26 Jan Compensation for Chronic Pain Caused by Bus Accident

In Dhaliwal v. Greyhound Canada Transportation Corp., 2015 BCSC 2147, the Plaintiff was injured when the Greyhound bus he was on was involved in an accident.  The Defendants admitted fault for the accident and the Court assessed damages.

The Plaintiff was a 61 year old mill worker from Mackenzie, B.C.  Prior to the collision, he was healthy and active.  After the collision, he alleged various injuries including those to his face, neck, shoulders, back, legs, headaches, dizziness, head injury, and mood changes.  He was unable to return to work.

ICBC, on behalf of the Defendants, argued that the Plaintiff’s injuries were minor and fully resolved.  They also argued that there was no objective evidence of ongoing injury.

The Court noted that the absence of objective signs or injuries did not mean that the Plaintiff was not suffering from chronic pain; it only required the Court to exercise greater care and caution to assess the complaints of injury.  In this case, the Court found the Plaintiff’s complaints of ongoing injuries believable.  The Court relied on the Plaintiff’s expert evidence that he suffered from complex chronic pain, which had no objective signs to assist doctors to determine whether or not the diagnosis was accurate.  In reviewing the expert evidence, the Court rejected ICBC’s expert medical evidence because their expert admitted he was not a specialist in complex chronic pain.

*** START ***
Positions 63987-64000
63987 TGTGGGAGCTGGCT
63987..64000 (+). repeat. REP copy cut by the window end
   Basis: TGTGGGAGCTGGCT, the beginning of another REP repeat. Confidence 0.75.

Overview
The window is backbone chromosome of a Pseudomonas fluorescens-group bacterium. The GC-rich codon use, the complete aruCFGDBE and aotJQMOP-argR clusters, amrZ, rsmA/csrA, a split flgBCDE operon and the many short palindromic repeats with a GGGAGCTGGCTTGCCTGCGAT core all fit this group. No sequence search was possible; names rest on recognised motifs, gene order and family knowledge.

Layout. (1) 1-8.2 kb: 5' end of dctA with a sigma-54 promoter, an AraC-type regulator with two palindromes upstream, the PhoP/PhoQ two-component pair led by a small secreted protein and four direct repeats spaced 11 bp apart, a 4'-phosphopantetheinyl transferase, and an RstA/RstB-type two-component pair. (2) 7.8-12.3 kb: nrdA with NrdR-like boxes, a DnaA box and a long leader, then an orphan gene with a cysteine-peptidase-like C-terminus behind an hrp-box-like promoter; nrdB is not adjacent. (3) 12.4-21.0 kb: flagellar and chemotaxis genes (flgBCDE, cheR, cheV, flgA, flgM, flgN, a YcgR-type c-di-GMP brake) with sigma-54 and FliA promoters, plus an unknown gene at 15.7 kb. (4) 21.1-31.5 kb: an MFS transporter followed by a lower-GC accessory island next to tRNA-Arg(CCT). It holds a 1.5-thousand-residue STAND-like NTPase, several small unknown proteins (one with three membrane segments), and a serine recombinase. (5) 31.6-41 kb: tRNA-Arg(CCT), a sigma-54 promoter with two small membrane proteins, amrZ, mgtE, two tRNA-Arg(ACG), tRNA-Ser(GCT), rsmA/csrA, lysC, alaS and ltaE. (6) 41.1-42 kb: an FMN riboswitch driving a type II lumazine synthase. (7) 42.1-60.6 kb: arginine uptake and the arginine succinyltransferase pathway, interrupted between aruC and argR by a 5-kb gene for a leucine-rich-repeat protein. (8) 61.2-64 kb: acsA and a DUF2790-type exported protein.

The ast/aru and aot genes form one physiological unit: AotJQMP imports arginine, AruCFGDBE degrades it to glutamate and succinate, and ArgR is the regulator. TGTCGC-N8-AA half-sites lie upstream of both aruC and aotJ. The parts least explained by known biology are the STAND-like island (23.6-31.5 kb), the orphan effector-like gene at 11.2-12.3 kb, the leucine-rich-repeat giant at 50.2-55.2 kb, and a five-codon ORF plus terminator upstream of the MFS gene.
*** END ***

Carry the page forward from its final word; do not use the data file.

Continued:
ICBC also argued that the Plaintiff lacked credibility because there were inconsistencies in his evidence, his doctor’s notes, and his examination for discovery testimony.  Despite this, the Court still considered the Plaintiff a credible witness.  The Court found the inconsistencies related to various factors, such as the Plaintiff’s lack of education and difficulty in expressing himself.  The Court also considered that 7½ years had elapsed since the collision, and the Plaintiff had good days and bad days, which was consistent with chronic pain.  In addition, the Plaintiff’s doctors did not have issues with the inconsistencies affecting their assessment of the Plaintiff’s credibility.

The Court also rejected ICBC’s video surveillance arguments.  The Court found it did not show the Plaintiff doing anything he said he could not do.

Overall, the Court believed the Plaintiff continued to suffer chronic pain and assessed his damages as follows:

Non-Pecuniary Damages$85,000
Past Income Lossnet income loss (based on a gross loss of $646,058)
   Future Loss of Income Earning Capacity$184,844
Future Cost of Care$24,243
Special Damages$20,428